Coronavirus and Your Pets

Can Your Pet Get COVID-19?

You may have heard that coronaviruses can infect animals and wondered whether your pets could get COVID-19 -- or pass the virus to you.

Coronaviruses are a large family of viruses. Some cause illness in people, and some, like canine and feline coronaviruses, infect only animals.

In rare cases, a coronavirus jumps from animals to humans. A small number of pets have been infected with the virus that causes COVID-19. This is thought to have also happened with two other types of deadly coronaviruses, Middle East respiratory syndrome (MERS) and severe acute respiratory syndrome (SARS). All three originated in bats.

Most pets with COVID-19 only had mild symptoms. Some didn’t show any symptoms at all. Serious illness in pets seems to be extremely rare.

Can dogs get the coronavirus?

There are a few reports of dogs being infected. Experts believe that the pets caught the new coronavirus from close contact with people who had it.

Can cats get the coronavirus?

A few cats have reportedly tested positive for COVID-19 after they came into contact with people who were infected. They include pet cats and zoo animals.

Early studies have found that cats are the animals most likely to catch the new coronavirus. They can also show symptoms of COVID-19 and might be able to pass it to other cats.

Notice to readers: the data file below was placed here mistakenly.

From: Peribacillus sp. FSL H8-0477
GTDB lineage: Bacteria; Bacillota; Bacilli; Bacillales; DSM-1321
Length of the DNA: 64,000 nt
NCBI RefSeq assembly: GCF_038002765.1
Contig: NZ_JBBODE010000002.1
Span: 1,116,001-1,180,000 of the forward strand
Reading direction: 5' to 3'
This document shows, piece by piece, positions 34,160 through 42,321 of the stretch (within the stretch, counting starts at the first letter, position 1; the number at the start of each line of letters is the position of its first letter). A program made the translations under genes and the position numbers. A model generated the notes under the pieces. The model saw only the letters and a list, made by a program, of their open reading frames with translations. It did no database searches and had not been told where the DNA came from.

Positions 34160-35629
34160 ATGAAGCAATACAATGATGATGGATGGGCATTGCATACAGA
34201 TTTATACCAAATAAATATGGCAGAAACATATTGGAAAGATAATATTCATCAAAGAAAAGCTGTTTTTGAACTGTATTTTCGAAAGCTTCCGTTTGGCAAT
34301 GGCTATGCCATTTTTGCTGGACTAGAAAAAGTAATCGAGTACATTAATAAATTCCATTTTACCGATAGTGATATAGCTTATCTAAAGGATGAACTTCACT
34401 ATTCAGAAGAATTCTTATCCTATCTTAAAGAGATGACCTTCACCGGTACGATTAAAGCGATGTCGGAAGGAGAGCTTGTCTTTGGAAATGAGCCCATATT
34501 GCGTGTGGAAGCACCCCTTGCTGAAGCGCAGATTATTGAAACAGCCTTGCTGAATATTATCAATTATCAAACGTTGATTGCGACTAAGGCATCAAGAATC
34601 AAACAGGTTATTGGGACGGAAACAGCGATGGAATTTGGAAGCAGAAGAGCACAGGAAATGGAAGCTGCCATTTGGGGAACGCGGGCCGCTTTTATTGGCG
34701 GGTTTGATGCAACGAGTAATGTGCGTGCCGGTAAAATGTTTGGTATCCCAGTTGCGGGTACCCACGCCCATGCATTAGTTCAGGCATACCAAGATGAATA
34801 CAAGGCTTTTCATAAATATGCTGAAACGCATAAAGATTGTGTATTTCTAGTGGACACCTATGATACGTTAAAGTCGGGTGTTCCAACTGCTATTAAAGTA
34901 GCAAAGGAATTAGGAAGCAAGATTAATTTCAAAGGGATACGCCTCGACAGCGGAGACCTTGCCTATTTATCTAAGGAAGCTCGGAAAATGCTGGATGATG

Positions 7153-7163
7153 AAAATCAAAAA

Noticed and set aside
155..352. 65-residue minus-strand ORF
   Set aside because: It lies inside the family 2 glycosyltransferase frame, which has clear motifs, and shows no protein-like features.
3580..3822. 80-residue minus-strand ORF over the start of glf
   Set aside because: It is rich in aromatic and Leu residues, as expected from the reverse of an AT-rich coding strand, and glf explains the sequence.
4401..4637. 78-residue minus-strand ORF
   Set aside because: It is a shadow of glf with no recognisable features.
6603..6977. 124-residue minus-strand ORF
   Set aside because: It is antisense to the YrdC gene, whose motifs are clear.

New studies show that two domestic cats in the U.K. were infected with COVID-19. These cats got the virus from humans and had mild to severe respiratory symptoms.

Are any other types of pets at risk?

Ferrets can catch the coronavirus and might give it to other ferrets. But poultry and pigs don’t appear to be at risk.

Can I Get Coronavirus From My Pets?

There’s no evidence that pets can spread COVID-19 to people or that they might be a source of infection.

Can My Pet Get Tested for Coronavirus?

If your pet is sick, your veterinarian will check for more common conditions first. The U.S. Department of Agriculture advises against wider animal testing for the coronavirus. Local, state, and federal officials will decide whether a pet needs a COVID-19 test and choose a specialist to do it. Talk to your vet if you have questions or concerns.

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How to Protect Both You and Your Pet

If no one in your house has symptoms of COVID-19, you don’t have to do anything different. You can go for walks with your pets, feed them, and play with them.

It’s fine to touch your pet’s fur. The virus is more likely to survive and spread on countertops and doorknobs, while pet fur is thought to absorb and trap germs.

Just remember that all animals can still carry other germs that can make you sick. So it’s important to practice good hygiene with them. This will also reduce any risk of spreading COVID-19. Here’s how:

  • Wash your hands after you pet them, feed them, or handle their waste.
  • Get rid of their poop, whether it’s in the house, yard, or another public spot.
  • Don’t kiss them or let them lick you.
  • When your pet comes in from outside, wipe their paws with a paw cleaner or paw wipes.